Recession-Proof Packaging Strategies

April 22, 2009

Recession-Proof Packaging Strategies:
Hard Times Call for Smart Thinking

Published in Brand Packaging
Getting it Right | April 2009

By Peter Clarke, Product Ventures CEO & Founder

Recent investments in structural innovation by private label brands like Target demonstrate the growing sophistication of store brand packaging. 

Recent investments in structural innovation by private label brands like Target demonstrate the growing sophistication of store brand packaging. 

Today, as we look to our new administration to right the economic wrongs, our focus has shifted dramatically.  As a nation, we have been obsessing over the economy, specifically trying to understand consumers’ spending habits in this environment. Companies and retailers alike are focusing on how to survive in these unprecedented conditions.  These difficult economic times call for smart thinking from our industry leaders as we strategize on how to protect brands from the effects of the recession with long-term packaging solutions.  Short-sightedness has no place in the packaging industry in today’s economic climate if we are to survive. 

The Value of Packaging:

Consumers have become skeptical of traditional advertising campaigns that make false promises and unrealistic claims. The enormous diversity of media outlets today also adds to the fragmentation and ineffectiveness of traditional advertising.  This fragmentation reduces the potential to reach large numbers of consumers, and the Wall Street Journal points out that “the $138 billion dollar advertising
industry seems unprepared for an interactive future.”  

As a consequence, some companies have shifted their marketing budgets away from advertising and are finding package design to be a far more efficient use of their dollars and a more successful means of connecting directly with the consumer.  Packaging has come a long way in recent decades – evolving from generic cost-driven formats to the highly differentiated value-added brand ambassador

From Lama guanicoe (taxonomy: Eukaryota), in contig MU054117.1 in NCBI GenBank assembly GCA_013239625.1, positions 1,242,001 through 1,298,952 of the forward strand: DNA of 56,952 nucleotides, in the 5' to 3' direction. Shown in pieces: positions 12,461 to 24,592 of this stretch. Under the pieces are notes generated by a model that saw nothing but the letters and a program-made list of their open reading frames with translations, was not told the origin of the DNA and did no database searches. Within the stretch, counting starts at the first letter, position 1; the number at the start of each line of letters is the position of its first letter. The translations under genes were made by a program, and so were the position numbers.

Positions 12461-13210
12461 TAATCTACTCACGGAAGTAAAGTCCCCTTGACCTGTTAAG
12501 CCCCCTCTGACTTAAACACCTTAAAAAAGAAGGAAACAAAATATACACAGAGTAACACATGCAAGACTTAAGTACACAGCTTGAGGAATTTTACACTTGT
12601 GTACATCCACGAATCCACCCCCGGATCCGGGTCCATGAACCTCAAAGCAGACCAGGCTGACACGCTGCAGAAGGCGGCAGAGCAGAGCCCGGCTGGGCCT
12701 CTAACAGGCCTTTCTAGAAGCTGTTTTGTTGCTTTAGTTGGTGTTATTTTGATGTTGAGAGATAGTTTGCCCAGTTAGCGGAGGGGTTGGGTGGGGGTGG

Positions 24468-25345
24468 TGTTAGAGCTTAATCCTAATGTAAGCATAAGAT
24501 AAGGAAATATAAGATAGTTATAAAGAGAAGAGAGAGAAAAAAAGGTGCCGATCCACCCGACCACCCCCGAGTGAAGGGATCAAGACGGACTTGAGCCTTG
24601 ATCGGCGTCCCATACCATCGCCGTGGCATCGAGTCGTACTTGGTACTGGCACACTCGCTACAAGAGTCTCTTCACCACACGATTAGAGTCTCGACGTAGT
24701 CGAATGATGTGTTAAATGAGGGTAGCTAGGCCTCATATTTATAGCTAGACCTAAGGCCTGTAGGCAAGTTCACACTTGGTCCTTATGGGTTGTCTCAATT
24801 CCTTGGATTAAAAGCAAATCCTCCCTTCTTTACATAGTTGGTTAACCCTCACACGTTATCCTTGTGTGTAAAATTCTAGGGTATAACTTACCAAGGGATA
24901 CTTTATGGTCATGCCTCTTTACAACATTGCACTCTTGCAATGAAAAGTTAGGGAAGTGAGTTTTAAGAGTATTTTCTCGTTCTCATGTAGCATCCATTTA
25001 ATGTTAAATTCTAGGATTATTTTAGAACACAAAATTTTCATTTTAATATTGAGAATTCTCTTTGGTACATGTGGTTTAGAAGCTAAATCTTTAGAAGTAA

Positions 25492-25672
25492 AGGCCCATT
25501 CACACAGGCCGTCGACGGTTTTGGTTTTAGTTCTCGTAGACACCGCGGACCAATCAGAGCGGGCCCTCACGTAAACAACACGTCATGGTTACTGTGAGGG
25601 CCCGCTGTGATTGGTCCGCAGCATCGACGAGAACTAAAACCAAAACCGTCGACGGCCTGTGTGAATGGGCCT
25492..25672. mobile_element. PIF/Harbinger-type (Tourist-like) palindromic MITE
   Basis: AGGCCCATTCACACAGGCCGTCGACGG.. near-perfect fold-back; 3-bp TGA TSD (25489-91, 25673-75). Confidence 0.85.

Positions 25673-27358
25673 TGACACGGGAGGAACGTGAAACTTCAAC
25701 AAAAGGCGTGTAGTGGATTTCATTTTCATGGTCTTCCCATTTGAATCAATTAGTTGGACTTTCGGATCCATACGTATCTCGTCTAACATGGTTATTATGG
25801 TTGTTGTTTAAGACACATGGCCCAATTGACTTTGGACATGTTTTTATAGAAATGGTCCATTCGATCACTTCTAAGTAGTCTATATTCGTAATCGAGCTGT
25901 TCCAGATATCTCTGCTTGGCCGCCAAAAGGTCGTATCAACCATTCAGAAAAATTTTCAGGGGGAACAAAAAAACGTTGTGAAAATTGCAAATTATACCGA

it is today. 

In the current economic environment, there’s a need for brand building that’s right for the times and
acknowledges consumers’ interactive experience with the package itself.  This ability for packaging to double as “visual advertising” has always been one of its primary strengths, particularly as shoppers are far more cautious with their spending.  For many brands, the package provides the tangible point-of-difference from one product offering to another, particularly when there is no perceptible difference. 

The Rise of Store Brands

Walmart reports that sales of many private label categories are up by 40 percent this year.  According to the Nielsen Company, private label sales account for more than $81 billion in the United States, up 10.2% over 2007.  With the pressure of today’s economy, consumers are opting to purchase store brands rather than the more expensive national brands.  In fact, 72 percent of shoppers in 2008 purchased store brands, up from 69% in 2005, according to the Nielsen Company.  Most store brand innovation has traditionally come by way of graphics changes, with Target, Safeway, and Publix leading the way.  But store brands are becoming more sophisticated than ever before. Take Target’s Archer Farms Cereal canister, for example. The innovative package has hand-friendly proportions and a flip-top lid, differentiating it from the generic bag-in-box format that is difficult to recluse. The brand has also brought reclosability to the chip aisle, with flexible bags that feature a press-to-close zipper. This may be the sign of more structural innovations to come from store brands. 

Reactive Initiatives:

With the rise of store brands and structural innovation, there has also been the escalating fight for companies to get “green marks” for sustainability.  Over the last decade, studies have shown that Americans’ awareness of and sensitivity to the environment has continued to grow.  However, because there aren’t many short term ways of addressing the sustainability challenge, companies have begun to make minor and/or cosmetic changes in an effort to be part of the movement.